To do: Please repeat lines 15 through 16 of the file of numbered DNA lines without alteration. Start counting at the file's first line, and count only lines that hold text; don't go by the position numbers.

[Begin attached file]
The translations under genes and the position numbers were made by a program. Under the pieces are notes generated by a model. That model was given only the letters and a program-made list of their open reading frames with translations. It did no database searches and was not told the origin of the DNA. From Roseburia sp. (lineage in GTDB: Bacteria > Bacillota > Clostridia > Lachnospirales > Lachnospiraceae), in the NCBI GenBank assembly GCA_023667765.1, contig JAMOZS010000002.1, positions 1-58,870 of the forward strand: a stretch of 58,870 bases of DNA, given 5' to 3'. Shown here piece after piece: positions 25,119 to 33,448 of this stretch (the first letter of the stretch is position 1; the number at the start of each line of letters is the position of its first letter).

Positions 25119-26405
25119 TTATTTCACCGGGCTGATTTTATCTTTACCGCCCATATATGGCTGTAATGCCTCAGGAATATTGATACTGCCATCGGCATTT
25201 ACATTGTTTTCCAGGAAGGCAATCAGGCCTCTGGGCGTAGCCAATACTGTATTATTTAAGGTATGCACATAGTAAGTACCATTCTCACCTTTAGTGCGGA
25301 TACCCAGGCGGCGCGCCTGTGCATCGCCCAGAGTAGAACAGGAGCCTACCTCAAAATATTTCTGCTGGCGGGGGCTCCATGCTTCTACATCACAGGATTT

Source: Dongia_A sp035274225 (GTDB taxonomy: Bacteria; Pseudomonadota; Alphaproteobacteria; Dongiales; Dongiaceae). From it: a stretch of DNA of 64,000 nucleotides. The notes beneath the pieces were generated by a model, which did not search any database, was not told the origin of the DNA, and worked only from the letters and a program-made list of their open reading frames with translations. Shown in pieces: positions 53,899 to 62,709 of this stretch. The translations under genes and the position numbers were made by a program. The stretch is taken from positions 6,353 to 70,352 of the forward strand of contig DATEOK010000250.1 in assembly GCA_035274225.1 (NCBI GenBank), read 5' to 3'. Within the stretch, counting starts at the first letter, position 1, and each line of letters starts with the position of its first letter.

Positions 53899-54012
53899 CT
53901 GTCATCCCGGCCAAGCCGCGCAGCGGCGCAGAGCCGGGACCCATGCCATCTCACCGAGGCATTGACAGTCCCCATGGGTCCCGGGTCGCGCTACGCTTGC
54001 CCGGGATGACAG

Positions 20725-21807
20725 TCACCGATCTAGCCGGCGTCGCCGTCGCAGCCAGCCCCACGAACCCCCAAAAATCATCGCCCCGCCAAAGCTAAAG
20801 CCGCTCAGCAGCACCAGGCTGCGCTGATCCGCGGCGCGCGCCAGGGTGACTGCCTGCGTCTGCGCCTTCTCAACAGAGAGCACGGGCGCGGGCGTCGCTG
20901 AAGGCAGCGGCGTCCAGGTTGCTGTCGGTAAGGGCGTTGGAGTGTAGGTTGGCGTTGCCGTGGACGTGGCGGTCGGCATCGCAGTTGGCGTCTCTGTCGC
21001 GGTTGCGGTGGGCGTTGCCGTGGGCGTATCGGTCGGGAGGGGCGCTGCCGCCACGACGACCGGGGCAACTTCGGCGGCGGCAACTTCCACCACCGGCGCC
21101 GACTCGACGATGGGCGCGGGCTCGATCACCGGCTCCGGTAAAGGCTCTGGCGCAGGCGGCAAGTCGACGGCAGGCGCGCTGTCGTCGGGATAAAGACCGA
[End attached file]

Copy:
21001 GGTTGCGGTGGGCGTTGCCGTGGGCGTATCGGTCGGGAGGGGCGCTGCCGCCACGACGACCGGGGCAACTTCGGCGGCGGCAACTTCCACCACCGGCGCC
21101 GACTCGACGATGGGCGCGGGCTCGATCACCGGCTCCGGTAAAGGCTCTGGCGCAGGCGGCAAGTCGACGGCAGGCGCGCTGTCGTCGGGATAAAGACCGA